If you are working on test or local nets and don’t care you can set the fee limit really high however, on the mainnet you should set the fee limit as low as you possibly can while still completing the transaction.

Front End

Now that the contract is done we need to connect it to a front end. The github code for what I did is here. It wasn’t too complex after all the leg work we did in the last 3 tutorials…but there were some difficult aspects so let’s look at the DApp then I will write a section on each of these issues and how I solved them.

This is a simple layout, I kept the react symbol in…

…Mostly because I think it looks really cool. Then two buttons and a text field.

So for a To do DApp, the first thing is we need a task so let’s add one.

Hmmm I wonder what I have to do today…

Oh right yes of course I do have to do that. So input it and then click create task button. I have the console open and I log a bunch of events. We pretty much are running the writeToDo.js script in the background.

Things to notice : first, we can see our operation and we can see under our params we have our input as well as completed is false. Second, You can see in our console, 156, that is me grabbing my nonce. (I will explain that later on in the article.)

That giant block of numbers? I promise I will explain what that is.

Finally, we get to an error code of 0 and a transaction hash.

We wait a few seconds for this to be mined and then click to update list.

Great, now we get our list from the blockchain. We are currently running the readToDo.js script in the background. We see all the entries in the array we created. The desc which is the task and then either an x — for false or a ✓ — for true as well we see a button Done?

Let’s click it:

Now we run the changeDone.js script and grab the desc of the button we clicked as the param input. We send that transaction off to the blockchain and next time we update the list:

Our task has now been completed. Which really means the false was changed to true and now a check is rendered instead of an x.

I promised I was going to write a section on some challenges that need to be solved to use BUMO with a DApp…but I just checked my to do list and apparently I am done writing this blog. I mean it doesn’t seem like it, but this is on the blockchain so it must be true.

Troubleshooting

Nonce

In my scripts, I made you change your nonce manually each time. Now at first I did this because it was easy, then I considered automating it. Then I thought about it and remembered back to how confusing a concept of nonce was to some of the developers around me. Hopefully by manually changing the nonce, you now realize exactly what it is and by knowing this you can do some really cool things. However, when dealing with a DApp we are going to have to fix this.

This is slightly more difficult than it sounds and I will explain why in a minute. If you look at my script we can get the nonce like this.

const accountInfo = await sdk.account.getNonce(‘buQgvdDfUjmK56K73ba8kqnE1d8azzCRYM9G’);
if (accountInfo.errorCode !== 0) {
console.log(accountInfo);
return;
}

But this isn’t enough because for some reason BUMO adds one to the nonce that it returns from its blockchain. If it returns 2 the nonce you need is 3…it also returns it as a string and it needs to be inputted as a string. We need to convert it to an integer, add 1 and then convert it back to a string.

I did it like this:

let nonc = Number(accountInfo.result.nonce) + 1;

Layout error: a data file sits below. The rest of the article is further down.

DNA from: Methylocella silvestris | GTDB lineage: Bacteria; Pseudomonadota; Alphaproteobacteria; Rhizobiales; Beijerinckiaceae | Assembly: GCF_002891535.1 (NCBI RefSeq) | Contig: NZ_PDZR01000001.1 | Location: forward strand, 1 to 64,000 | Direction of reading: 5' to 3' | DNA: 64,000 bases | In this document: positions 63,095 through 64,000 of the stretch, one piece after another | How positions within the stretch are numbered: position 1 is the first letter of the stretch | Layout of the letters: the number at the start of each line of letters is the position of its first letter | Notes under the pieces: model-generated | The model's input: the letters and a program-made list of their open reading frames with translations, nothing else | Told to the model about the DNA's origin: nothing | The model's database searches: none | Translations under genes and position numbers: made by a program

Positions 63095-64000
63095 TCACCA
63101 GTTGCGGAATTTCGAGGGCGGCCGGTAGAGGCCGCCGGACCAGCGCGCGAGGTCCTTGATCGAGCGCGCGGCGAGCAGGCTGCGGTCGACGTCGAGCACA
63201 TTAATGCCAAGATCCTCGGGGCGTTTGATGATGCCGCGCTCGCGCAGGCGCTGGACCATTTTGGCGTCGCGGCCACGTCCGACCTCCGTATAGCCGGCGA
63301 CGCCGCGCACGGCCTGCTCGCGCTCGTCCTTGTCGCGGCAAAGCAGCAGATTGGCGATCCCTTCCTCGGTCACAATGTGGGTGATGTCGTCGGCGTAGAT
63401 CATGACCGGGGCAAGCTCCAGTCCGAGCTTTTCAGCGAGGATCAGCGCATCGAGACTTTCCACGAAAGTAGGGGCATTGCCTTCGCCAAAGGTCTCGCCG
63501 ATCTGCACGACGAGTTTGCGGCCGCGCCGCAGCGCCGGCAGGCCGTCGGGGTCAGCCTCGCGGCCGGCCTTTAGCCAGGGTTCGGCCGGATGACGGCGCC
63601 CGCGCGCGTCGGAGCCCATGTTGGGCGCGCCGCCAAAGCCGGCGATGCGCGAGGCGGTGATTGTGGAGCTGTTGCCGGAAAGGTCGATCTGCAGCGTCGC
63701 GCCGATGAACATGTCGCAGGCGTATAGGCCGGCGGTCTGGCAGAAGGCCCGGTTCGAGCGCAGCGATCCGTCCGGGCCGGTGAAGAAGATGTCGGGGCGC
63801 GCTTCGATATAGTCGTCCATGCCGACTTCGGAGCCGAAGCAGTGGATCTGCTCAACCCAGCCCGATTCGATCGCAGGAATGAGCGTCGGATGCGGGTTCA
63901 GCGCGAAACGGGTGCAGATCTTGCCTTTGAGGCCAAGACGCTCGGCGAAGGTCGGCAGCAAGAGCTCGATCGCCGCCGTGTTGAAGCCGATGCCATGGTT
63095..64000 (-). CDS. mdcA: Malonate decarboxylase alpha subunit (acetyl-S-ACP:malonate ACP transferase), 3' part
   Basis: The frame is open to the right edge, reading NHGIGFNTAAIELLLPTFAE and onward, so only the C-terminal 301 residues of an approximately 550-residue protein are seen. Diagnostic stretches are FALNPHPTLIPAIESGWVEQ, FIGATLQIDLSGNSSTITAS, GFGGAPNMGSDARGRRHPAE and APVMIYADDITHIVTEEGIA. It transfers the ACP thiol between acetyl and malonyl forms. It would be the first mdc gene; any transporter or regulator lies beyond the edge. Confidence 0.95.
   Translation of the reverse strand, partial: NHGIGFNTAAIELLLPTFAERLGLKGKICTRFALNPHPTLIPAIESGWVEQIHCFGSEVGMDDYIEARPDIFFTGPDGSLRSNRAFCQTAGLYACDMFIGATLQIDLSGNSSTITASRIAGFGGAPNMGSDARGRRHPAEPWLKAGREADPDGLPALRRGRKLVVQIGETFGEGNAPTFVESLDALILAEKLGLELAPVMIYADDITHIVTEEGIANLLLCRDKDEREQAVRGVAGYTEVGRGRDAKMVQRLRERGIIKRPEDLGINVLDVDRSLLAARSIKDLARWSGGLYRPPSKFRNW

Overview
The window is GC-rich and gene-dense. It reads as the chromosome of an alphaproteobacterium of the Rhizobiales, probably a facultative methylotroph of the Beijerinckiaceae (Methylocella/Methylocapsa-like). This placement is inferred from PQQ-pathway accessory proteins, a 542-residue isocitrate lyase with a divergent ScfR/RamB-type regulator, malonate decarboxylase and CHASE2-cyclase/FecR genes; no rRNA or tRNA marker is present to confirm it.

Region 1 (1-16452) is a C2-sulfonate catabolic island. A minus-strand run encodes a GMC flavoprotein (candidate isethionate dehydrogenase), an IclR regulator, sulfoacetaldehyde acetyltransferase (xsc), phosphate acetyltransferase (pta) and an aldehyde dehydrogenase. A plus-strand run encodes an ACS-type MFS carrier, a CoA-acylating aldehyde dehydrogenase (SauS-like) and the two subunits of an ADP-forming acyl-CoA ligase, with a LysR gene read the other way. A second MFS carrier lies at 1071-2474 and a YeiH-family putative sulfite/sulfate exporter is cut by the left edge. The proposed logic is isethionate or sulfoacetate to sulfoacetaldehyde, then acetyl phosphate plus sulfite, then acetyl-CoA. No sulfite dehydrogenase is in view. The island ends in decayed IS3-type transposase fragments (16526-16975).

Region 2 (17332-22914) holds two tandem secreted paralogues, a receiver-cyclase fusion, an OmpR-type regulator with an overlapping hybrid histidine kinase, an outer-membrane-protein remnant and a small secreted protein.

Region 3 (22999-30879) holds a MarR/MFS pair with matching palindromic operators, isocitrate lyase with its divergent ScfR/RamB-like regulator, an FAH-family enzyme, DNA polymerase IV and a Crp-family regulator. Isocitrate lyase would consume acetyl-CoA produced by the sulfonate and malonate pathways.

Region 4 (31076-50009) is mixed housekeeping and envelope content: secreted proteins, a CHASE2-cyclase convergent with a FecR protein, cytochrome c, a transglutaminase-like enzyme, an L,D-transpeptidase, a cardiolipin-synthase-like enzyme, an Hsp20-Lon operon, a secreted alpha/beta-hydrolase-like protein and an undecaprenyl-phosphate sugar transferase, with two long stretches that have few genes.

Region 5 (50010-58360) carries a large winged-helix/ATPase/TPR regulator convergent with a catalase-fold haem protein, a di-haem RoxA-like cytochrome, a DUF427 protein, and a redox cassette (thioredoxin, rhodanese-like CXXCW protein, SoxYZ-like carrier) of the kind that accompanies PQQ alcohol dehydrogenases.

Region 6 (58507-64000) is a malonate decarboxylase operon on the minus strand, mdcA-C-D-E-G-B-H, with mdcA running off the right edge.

let nonce = nonc.toString();
console.log(nonce);

BUMO did it on their examples like this:

const BigNumber = require(‘bignumber.js’);
nonce = new BigNumber(nonce).plus(1).toString(10);

You can choose your method. Then you can put nonce in your blob and you should be good to go.

Enabling CORS

The node we set up and the test node they are running (as of the day I am writing it) are not CORS enabled. In the past blockchains that I have worked on have allowed for this but unfortunately BUMO does not.

CORS stands for Cross Origin Resource Sharing which means that it doesn’t allow outside API calls to a node from different web pages. In essence, our calls to our node get blocked when they come from our DApp. You can read more about CORS on Mozilla.

To overcome this while testing and working locally, we can easily disable CORS for our node. If you go to the chrome store and get the extension Allow-Control-Allow-Origin.

When we add our host path /* this should allow our node to accept and send messages back to our DApp.

To solve this in a production environment, you would have to set up a proxy that is CORS enabled. Your DApp would make calls to the proxy and your proxy would then make calls to the DApp.

Converting the ByteCode to Hex data

This was an interesting issue that was happening. And it relates to the blob of numbers I promised I would talk about later. Specifically this one:

What is happening here is that it is easier to pass this around then hex data so the browser converts it. So we need to write some code to convert it back:

convertToHex = (blob) => {
const buffer = blob.split(‘,’).map(e => Number(e))
return Array.prototype.map.call(new Uint8Array(buffer), x => (‘00’ + x.toString(16)).slice(-2)).join(‘’);
}

I got this function from stackoverflow to do that and I call it after the blob is created, convert that blob and use the hex version of the blob for the rest of the script.

And that’s it!

If you have made it this far please build something and give me a percent of the royalties, realistically that is the least you can do.

Jokes, cheers!, go forth and Buidl.

Do you have any questions about BUMO and the BUMO ecosystem? Let us know in the comments or directly to BUMO through their GitHub, Twitter, Weibo, and Telegram.